Public health

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New mechanism allows the immune system to detect and respond to HIV

Nearly 40 million people were living with HIV in 2017, the UN says, with just over half taking antiretroviral therapy. These drugs have cut AIDS-related deaths by more than half since the 2004 peak, but the disease cannot be cured. A new mechanism uncovered by a Norwegian research group could improve the chances of developing one.

What young people ask about when guaranteed anonymity

An analysis of almost 300,000 unsolicited questions written by young Norwegians on the website ung.no, has provided major insights into what they’re really interested in today. Their bodies, health and identity are among the topics heading the list.

People who need health care advice the most like it the least

Most people think it’s a good thing that public health authorities propose preventive health measures. The greatest resistance is found among individuals who need these measures the most – such as smokers, people with unhealthy diets or who don’t exercise.

Botox blocks out facial pain

Patients with chronic facial pain get their teeth pulled, take a bunch of painkillers and are on a perpetual trek between health services – without finding anything that works to ease the pain. An NTNU researcher thinks Botox can help.

Exposing bad science in medical research publishing

Some medical research data never get published because they don’t fit in with the pharmaceutical industry’s desired results. Profiled researcher and social commentator Ben Goldacre will shed some light on this very topic when he takes part in NTNU’s The Big Challenge science festival in Trondheim in June.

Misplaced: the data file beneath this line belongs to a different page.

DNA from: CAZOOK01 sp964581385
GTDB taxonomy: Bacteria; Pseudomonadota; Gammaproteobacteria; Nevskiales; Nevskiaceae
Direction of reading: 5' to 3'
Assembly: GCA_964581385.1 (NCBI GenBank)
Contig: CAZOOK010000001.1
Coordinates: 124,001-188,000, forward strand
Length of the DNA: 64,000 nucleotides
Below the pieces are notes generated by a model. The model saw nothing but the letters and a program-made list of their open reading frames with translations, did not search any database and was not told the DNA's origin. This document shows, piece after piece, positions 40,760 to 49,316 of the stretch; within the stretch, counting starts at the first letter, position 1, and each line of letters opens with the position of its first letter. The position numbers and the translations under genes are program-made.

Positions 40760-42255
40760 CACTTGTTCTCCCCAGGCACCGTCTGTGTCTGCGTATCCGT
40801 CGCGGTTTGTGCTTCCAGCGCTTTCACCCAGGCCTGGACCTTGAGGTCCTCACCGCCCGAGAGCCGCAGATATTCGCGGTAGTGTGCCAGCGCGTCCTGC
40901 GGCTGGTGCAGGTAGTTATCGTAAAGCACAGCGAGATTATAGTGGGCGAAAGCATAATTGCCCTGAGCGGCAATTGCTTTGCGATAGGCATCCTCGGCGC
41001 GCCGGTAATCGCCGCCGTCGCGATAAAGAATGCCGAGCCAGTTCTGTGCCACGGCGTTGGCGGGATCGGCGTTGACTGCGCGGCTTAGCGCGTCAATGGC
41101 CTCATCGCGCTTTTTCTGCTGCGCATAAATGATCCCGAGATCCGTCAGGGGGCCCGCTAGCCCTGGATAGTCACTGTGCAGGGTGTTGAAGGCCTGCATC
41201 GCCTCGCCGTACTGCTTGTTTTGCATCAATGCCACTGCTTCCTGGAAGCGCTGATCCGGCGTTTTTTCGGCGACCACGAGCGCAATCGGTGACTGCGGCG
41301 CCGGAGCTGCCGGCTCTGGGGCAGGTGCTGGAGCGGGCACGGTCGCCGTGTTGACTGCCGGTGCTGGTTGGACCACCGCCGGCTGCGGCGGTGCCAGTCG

What makes everyone sick?

The world’s best-known doctor is coming to the Big Challenge to talk about the world’s biggest challenge, and one that thousands of scientists are trying to figure out: what makes us sick? Norway is among the challenge participants.

Atrial fibrillation affected by your genes

Researchers have observed a connection between certain genes and atrial fibrillation. Their study makes an important contribution to understanding different risk factors.

Are smoking genes to blame for drinking, too?

Some smokers have genes that predispose them to heavier smoking. Researchers looked at whether those same genes might trigger heavier drinking — and it turns out, they don’t.

Vitamin D deficiency affects many pregnant women

Only one in five women follows the recommendations for taking vitamin D supplements during pregnancy. Vitamin D deficiency can have serious repercussions for the skeletal health of both mother and child.

Are you at risk for lung cancer?

No, this question isn’t only for people who’ve smoked a lot. Seven factors, including two new ones, can predict whether you have a high risk of developing lung cancer.

First aid training for young children

The aim of the national campaign “Sammen redder vi liv” (Saving lives together) is to encourage Norwegians to save more lives. Children are included, and researchers have been given the job of ensuring that it succeeds.

Downsizing can be bad for your health

Organizational downsizing and job loss greatly increase a person’s risk of having to start different medications. Prescriptions for drugs to treat mental health issues are particularly widespread in this group.

Skill building the right way

Now we know more about how to get really good at something. This is especially useful for people who are engaged in helping others to develop skills and knowledge — and for parents.

Possible treatment for deadly weight loss

Many cancer patients are susceptible to potentially lethal weight loss. Now researchers understand better why this happens, and perhaps how to prevent the condition.